Tips and Tricks/Maintenance

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Some maintenance and management tasks are shown below.


Update Server IP

When the server IP adress has changed, you should update the client ssh keys with ltsp-update-sshkeys.

root@server #ltsp-update-sshkeys

When using NBD, you should also update your images with ltsp-update-image.

root@server #ltsp-update-image

Update a Client Image

You can perform any kind of maintenance on a client install, for instance upgrade some are all of the installed packages or add new ones for ltsp-localapps. Basically, you chroot into the environment, do the maintenance and exit.

root@server #ltsp-chroot --arch i386 -m

When using NBD, you should also update your images with ltsp-update-image.

root@server #ltsp-update-image i386

Upgrade Client Kernel

Install the new kernel

   $ sudo ltsp-chroot -m
   $ sudo apt-get install linux-image-??? linux-headers-???

Edit the /opt/ltsp/i386/etc/ltsp/update-kernels.conf file

           # Default boot options
           # Use a menu for booting
           # Set default timeout to 10 seconds (hundreths of a second)
           # Set default boot item on timeout
           # Use ifcpu64.c32 to detect 64-bit, PAE or 32-bit machines.

Update kernel (first exit chroot section)

          sudo ltsp-chroot /usr/share/ltsp/update-kernels
          sudo ltsp-update-kernels

This should affect the /var/lib/tftpboot/ltsp/i386/pxelinux.cfg/default file.

Now to test, boot a thin client, login and check

          ltsp-localapps xterm
          uname -a

Moving an NFS Chroot

You might want to move the client chroot installation on the server. This can be easily done with the following command. Don't forget to change to NFS entry in /etc/exports and reload it on the server prior to booting the client again.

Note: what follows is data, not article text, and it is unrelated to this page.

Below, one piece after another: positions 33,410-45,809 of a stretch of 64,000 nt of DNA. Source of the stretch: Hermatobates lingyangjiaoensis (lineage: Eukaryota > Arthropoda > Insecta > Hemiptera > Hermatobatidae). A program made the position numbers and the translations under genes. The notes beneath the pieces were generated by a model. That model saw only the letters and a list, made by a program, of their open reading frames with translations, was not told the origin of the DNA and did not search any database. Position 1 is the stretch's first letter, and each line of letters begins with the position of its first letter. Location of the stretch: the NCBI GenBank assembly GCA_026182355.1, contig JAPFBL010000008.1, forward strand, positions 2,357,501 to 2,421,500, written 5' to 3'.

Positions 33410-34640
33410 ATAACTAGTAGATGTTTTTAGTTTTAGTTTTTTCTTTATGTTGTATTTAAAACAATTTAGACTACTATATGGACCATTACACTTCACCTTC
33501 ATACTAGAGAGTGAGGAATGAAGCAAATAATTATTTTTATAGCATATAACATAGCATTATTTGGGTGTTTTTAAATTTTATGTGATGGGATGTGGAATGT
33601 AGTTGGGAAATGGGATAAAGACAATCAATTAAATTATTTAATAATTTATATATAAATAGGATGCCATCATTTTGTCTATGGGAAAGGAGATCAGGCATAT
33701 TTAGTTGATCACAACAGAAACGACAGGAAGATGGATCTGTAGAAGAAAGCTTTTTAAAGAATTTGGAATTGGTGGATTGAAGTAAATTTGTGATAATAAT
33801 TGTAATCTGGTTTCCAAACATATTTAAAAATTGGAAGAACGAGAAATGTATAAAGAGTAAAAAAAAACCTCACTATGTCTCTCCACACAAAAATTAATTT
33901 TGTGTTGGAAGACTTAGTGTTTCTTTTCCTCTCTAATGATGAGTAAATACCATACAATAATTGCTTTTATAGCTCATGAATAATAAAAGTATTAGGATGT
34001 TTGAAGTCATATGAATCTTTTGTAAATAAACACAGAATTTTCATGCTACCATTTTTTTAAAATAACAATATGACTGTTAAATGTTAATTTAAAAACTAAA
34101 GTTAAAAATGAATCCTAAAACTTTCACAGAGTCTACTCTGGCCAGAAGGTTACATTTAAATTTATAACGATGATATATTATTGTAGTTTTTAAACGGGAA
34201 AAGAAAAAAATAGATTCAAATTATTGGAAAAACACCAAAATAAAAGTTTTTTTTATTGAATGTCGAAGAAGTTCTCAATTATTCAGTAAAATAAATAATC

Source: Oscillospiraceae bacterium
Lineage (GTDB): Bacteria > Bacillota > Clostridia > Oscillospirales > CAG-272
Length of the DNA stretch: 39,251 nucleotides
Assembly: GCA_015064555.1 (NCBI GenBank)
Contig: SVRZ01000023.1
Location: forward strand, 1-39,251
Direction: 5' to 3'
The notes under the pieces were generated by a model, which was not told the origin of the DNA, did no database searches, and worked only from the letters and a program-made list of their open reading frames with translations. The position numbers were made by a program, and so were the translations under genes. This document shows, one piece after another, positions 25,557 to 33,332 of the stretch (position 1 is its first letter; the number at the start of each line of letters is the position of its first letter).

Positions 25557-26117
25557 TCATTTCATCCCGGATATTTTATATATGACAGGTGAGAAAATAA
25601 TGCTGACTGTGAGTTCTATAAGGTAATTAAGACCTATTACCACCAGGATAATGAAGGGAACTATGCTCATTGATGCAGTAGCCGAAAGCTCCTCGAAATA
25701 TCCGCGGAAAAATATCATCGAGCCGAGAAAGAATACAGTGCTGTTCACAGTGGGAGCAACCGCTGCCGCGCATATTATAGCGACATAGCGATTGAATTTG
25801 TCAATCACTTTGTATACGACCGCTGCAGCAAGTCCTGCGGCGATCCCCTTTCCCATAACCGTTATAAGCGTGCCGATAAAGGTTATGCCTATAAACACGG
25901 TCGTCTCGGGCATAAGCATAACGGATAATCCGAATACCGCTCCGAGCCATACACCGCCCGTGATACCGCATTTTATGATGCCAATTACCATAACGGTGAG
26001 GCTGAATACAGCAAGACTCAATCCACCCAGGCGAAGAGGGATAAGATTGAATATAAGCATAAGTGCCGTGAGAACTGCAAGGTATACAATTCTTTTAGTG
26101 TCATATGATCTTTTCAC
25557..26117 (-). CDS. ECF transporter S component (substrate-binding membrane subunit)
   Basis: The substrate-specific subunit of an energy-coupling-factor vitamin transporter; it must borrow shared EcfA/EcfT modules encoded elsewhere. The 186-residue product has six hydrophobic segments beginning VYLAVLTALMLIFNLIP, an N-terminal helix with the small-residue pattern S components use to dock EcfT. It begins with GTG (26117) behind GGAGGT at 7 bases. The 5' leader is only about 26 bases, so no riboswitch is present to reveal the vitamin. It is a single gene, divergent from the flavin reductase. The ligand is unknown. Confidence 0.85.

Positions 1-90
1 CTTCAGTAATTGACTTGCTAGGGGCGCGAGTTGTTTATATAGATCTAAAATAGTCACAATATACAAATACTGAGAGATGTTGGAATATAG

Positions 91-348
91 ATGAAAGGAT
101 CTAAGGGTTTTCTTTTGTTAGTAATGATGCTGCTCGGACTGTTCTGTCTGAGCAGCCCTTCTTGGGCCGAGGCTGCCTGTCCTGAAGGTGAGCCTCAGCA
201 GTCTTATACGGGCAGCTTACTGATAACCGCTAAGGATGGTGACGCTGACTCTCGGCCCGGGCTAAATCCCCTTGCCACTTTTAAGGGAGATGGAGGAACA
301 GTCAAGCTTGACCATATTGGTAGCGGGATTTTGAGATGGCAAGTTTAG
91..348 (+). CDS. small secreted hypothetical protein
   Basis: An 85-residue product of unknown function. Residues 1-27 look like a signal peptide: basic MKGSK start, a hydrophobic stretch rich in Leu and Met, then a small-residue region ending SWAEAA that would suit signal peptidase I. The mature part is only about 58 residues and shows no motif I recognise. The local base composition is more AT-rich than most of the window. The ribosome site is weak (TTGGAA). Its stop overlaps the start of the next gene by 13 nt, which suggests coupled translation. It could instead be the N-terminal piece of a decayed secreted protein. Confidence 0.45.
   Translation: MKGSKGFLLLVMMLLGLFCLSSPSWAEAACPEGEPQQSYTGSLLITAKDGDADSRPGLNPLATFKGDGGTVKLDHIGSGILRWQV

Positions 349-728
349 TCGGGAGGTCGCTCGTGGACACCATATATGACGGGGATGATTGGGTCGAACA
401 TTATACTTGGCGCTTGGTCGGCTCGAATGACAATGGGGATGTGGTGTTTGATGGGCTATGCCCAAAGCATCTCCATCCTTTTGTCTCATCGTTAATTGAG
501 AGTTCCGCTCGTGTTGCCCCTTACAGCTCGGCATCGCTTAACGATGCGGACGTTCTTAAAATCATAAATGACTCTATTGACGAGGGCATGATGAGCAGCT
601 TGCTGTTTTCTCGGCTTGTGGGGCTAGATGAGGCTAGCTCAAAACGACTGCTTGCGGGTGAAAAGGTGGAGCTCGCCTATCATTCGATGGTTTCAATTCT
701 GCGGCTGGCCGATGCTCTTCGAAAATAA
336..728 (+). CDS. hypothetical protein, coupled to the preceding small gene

root@server #find /opt/ltsp/i686/. -depth -print | cpio -pdm /path/to/new/dir/.
root@server #exportfs -r

Backup/Restore Chroot

If you want to copy the client installation to another computer or make a backup, you can archive it with tar. Remember that after copying a client installation, you will also want to ltsp-update-kernels, ltsp-update-sshkeys and ltsp-update-image if you are running NBD.

To create a tar gzip archive of a chroot, run the following command:

root@server #tar -cvzf ltsp_chroot.tgz --one-file-system --exclude=/lost+found /opt/ltsp/<arch>

To restore a chroot from a tar gzip image, run the following command:

root@server #tar -xvzf ltsp_chroot.tgz -C /opt/ltsp/

Show Connected Clients

Quick lookup

If you're interested to view the machines currently logged onto the server you have several options. The first is the arp command. This shows the machines that are connected to your server:

root@server #arp

While arp shows all connected machines, the following command only shows the ips of connected LTSP clients:

user@server $ps ax | grep -o LTSP_CLIENT='[0-9]\{1,3\}\.[0-9]\{1,3\}\.[0-9]\{1,3\}\.[0-9]\{1,3\}' | awk -F '=' '{print $2}'

Bash script

But if you want a solution that makes it easy to check who is online and from which machine, you should write your own bash script.

First we save this as /usr/local/bin/whoison.awk

      BEGIN {
    	format = "%s %-10s %-6s   %-5s   %-13s  %-20s\n"
      # on every line...
      /LTSP_CLIENT/ {
      	user       = $1
      	PID        = $2
      	login_time = $9
      	ip_address = $13
      	hostname   = $14
      	printf(format, "    :", user, PID, login_time, ip_address, hostname)

Then we save this as /usr/local/bin/whoison (remember to chmod both files to 755)

      echo "Users:"
      echo "================================================================="
      ps aux | awk -f /usr/local/bin/whoison.awk

With this done you have your very own look up command

user@server $whoison | less
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